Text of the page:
Xeo - the wi-fi solution

Everything is going wireless these days and to keep with the trend, renowned Danish speaker manufacturer Dynaudio has launched the world's first high-end wireless stereo system.

Called Xeo, the speakers come in two models - standmount (Xeo 3) and floorstanders (Xeo 5). Both are active with built-in DACs and digital amplifiers.

They communicate with a processor, a small box that accepts digital and analogue signals from sources as diverse as turntables and iPhones. Inputs include USB, Toslink, coax and analogue RCA.
The signals are transmitted digitally on the 2.4 MHz bandwidth to the speakers.
The maximum resolution is 24bit 48KHz and higher resolution files will be downsampled.

Dynaudio's CEO Wilfried Ehrenholz

Dynaudio's CEO Wilfried Ehrenholz, who was at CMY's showroom at Damansara Utama, Petaling Jaya, last week, says it is the same bandwidth as wi-fi routers, but there is no interference.

So far there has been one case in Dusseldorf, Germany and one in Russia where the owners experienced drop-out issues.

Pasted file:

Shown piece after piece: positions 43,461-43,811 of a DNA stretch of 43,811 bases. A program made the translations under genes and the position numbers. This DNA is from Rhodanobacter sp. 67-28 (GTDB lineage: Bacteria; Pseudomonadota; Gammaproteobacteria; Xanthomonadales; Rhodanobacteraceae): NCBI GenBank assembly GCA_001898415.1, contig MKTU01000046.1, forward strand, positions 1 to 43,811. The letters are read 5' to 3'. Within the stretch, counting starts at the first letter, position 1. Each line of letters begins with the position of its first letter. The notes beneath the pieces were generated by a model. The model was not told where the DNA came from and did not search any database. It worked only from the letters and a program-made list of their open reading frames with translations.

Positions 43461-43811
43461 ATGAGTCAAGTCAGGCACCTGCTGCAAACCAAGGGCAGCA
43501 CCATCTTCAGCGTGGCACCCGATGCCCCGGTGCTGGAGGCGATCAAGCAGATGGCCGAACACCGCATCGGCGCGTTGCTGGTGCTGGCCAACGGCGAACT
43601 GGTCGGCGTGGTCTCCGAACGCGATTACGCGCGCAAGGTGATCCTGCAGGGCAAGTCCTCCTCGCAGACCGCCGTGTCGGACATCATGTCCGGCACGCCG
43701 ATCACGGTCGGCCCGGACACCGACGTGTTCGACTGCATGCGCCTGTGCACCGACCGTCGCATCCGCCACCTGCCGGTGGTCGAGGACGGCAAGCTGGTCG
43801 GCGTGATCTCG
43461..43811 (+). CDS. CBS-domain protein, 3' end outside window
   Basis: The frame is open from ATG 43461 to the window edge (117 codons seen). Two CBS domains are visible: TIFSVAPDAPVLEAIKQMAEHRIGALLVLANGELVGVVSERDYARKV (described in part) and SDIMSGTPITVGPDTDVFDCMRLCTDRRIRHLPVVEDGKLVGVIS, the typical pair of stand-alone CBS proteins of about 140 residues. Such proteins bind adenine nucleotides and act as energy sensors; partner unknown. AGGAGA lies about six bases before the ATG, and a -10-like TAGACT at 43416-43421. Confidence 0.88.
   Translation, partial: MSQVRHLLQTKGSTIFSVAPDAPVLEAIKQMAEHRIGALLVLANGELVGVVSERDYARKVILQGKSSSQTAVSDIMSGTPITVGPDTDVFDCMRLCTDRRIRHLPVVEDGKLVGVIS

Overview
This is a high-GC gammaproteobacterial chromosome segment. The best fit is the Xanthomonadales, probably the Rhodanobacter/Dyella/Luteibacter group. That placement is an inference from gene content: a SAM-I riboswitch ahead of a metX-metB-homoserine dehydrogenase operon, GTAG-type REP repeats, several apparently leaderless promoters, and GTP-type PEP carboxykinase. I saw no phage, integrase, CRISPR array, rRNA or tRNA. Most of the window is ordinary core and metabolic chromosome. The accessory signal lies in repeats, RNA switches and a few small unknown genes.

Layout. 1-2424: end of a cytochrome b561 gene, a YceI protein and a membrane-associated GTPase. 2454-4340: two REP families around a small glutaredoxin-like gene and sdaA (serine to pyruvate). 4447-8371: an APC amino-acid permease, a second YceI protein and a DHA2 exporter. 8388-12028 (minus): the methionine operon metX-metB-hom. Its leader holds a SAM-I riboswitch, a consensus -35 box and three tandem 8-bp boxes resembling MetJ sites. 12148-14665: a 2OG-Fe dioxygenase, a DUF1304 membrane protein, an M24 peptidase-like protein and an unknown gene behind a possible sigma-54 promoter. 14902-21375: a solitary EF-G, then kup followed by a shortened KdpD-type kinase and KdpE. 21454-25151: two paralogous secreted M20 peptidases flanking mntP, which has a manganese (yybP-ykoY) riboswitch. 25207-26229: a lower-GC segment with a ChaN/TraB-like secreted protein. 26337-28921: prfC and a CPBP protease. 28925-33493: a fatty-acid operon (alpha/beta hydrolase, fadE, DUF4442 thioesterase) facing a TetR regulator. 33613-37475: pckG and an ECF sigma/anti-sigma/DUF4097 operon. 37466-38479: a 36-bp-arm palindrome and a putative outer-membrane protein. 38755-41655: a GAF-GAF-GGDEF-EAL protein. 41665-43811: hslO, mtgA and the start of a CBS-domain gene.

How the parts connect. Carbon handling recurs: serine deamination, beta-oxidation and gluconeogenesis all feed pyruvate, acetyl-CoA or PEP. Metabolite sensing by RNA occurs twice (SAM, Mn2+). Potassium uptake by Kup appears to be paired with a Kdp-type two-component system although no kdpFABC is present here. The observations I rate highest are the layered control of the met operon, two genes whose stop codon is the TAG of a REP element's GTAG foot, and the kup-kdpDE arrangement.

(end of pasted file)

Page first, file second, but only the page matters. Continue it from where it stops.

"We still don't know why it happened. The drop-outs result in a clicking sound," he said.

When Dynaudio launched the Xeo system at the CES in Las Vegas, Wilfried said he found there were 240 wi-fi networks in the area, but the Xeo played without any issues.

The Xeo system can handle three sources simultaneously. That means you can have three sources playing at the same time - for e.g. a CD player connected via Toslink, an iPod on a dock connected via coax and a laptop connected via USB and the songs can be streamed wirelessly to three sets of speakers, for e.g. one set in the living room, one set in the upstairs bedroom and one set in the kitchen.

Wilfried showing how small the transmitter box is.
Playing with the Wadia iPod dock.

Xeo 3 (left) and Xeo 5.

The operational range depends on the location. Outdoors, the range is 300 metres while indoors, the signals can go through two or three walls.

Wilfried says the Xeo speakers are surprisingly not fussy about the type of room they are placed in.

"They sound good in all sorts of rooms and I am not sure why," he says.

Dynaudio's CEO Wilfried Ehrenholz and CMY's John Yew.

The wireless Xeo system is Dynaudio's answer to how to capture the young market where 95 per cent of youths listen to music on smartphones and headphones.

These days youths listen to mostly MP3 downloads, Internet radio and music files in computers.

Judging by how successful Dynaudio's solution is, the Xeo looks set to be the route for young music lovers to migrate from iPods to high-end stereo.

CMY's John Yew said the Xeo 3 costs RM9,120 (list) while the Xeo 5 is priced at RM17,360 (list).


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